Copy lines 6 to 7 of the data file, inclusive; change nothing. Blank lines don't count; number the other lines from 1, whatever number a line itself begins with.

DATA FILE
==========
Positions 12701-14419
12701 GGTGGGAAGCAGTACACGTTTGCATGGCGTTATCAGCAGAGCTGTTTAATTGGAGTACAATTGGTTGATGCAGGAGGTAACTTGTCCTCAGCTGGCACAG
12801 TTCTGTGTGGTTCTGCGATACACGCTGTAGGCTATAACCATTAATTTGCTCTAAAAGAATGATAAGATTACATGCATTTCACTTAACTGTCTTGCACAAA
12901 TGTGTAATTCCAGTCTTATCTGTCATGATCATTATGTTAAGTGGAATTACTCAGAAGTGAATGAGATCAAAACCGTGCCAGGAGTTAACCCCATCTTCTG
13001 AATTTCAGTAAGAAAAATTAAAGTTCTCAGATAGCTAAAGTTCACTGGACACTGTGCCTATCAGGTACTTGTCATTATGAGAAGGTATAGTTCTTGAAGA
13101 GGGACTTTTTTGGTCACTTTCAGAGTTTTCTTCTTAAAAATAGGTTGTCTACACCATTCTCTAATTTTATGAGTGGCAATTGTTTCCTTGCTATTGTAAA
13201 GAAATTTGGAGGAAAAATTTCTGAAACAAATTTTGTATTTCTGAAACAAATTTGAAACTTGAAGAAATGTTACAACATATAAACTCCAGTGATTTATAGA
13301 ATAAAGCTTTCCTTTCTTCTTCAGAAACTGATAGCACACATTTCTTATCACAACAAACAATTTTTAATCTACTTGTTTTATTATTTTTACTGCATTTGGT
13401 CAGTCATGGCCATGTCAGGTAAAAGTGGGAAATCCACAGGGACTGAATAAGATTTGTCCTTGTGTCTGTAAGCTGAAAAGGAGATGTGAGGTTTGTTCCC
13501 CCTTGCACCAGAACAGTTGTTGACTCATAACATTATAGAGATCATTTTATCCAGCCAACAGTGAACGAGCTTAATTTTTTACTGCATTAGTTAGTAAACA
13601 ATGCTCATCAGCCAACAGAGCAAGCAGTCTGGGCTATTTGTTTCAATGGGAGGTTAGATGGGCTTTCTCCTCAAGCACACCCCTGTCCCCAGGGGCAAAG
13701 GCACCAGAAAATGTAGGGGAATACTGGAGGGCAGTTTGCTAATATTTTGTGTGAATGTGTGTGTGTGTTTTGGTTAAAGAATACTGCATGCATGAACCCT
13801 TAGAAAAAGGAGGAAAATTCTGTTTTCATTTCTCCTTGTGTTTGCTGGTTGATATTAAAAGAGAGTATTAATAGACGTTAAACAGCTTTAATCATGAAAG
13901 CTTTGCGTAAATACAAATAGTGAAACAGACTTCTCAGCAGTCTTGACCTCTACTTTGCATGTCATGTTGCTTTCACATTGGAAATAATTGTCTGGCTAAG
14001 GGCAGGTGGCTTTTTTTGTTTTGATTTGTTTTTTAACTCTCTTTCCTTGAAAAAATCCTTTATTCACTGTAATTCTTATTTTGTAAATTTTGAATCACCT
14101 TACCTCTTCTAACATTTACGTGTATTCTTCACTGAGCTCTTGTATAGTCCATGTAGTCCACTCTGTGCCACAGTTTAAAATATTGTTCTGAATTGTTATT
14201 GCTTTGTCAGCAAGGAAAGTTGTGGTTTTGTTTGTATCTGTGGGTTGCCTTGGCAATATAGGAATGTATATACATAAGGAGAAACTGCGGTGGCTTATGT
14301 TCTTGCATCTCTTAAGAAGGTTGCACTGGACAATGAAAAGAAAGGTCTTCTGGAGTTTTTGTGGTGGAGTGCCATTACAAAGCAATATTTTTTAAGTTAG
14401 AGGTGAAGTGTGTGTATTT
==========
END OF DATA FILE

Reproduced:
13101 GGGACTTTTTTGGTCACTTTCAGAGTTTTCTTCTTAAAAATAGGTTGTCTACACCATTCTCTAATTTTATGAGTGGCAATTGTTTCCTTGCTATTGTAAA
13201 GAAATTTGGAGGAAAAATTTCTGAAACAAATTTTGTATTTCTGAAACAAATTTGAAACTTGAAGAAATGTTACAACATATAAACTCCAGTGATTTATAGA